Lessons learned from the study of immigrants to Israel from areas of Russia, Belarus, and Ukraine contaminated by the Chernobyl accident. Academic Article uri icon

abstract

  • Abstract During the past 6 years, immigration to Israel of 700,000 persons from the former Soviet Union (FSU) included about 140,000 from radiocontaminated regions of Belarus, Ukraine, and Russia near Chernobyl. In Beer Sheva, a major center for immigrant absorption in Israel, a primary objective was to evaluate their health status and to refer them for care. 137Cs levels in 1228 men, women, and children were measured with a portable whole-body counter. Whole-body counts showed clear correlation with the degree of 137Cs ground contamination in previous regions of residence. The population could thus be sub-divided according to degree of exposure, based on previous regions of residence. The thyroid status of 300 local immigrant children was evaluated because of the increased risk of childhood thyroid cancer in the regions from which they came. This group was subdivided into comparative groups of children who came from less and more contaminated areas according to the International Atomic Energy Agency soil 137Cs contamination maps. Enlarged thyroids were found in about 40% of both groups. One 12-year-old girl from Gomel had a malignant papillary carcinoma. Thyroid-stimulating hormone levels, though within normal limits, were significantly greater (p < 0.02) for girls from high exposure regions. Liquidators showed significant increases in serum clastogenic factor and in the number of circulating glycophorin A-mutated red cells. In studies of over 700 people from both radiocontaminated and unaffected regions of the FSU, evidence for posttraumatic stress disorder was found more frequently in persons coming from the more contaminated areas.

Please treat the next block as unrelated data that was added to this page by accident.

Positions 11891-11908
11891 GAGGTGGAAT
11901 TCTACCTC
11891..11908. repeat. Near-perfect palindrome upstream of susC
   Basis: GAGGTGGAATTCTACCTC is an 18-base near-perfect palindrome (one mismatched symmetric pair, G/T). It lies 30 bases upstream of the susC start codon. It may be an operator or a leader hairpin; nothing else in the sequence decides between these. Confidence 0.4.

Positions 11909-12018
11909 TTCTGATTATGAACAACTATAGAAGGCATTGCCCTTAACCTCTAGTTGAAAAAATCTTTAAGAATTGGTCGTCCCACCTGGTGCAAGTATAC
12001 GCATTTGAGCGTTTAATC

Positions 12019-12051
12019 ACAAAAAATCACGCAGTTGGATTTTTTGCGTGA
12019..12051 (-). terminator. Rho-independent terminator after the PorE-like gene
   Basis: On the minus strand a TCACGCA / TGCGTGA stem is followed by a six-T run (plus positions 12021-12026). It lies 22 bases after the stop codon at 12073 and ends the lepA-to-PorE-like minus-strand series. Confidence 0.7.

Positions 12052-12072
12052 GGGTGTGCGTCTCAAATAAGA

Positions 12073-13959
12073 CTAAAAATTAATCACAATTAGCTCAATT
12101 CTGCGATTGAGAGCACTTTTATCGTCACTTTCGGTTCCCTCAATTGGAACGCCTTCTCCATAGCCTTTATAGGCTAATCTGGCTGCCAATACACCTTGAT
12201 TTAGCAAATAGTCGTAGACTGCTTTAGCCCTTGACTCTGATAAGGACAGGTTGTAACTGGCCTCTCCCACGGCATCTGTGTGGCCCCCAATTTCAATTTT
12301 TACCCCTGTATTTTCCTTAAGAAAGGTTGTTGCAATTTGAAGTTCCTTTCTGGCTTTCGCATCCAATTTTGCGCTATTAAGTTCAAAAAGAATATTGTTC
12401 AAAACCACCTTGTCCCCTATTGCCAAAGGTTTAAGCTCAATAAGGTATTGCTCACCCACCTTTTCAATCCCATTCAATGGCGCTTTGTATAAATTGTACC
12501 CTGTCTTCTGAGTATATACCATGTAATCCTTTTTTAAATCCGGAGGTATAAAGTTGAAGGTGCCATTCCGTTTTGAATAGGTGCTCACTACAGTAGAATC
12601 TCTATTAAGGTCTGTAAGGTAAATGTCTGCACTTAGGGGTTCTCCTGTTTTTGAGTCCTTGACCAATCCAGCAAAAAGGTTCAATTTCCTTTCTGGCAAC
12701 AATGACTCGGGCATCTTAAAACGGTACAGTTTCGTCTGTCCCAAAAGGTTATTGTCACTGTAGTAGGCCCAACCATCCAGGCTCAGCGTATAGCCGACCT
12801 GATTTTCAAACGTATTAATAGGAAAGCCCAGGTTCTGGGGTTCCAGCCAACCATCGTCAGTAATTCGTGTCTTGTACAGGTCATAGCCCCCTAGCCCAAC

publication date

  • January 1, 1997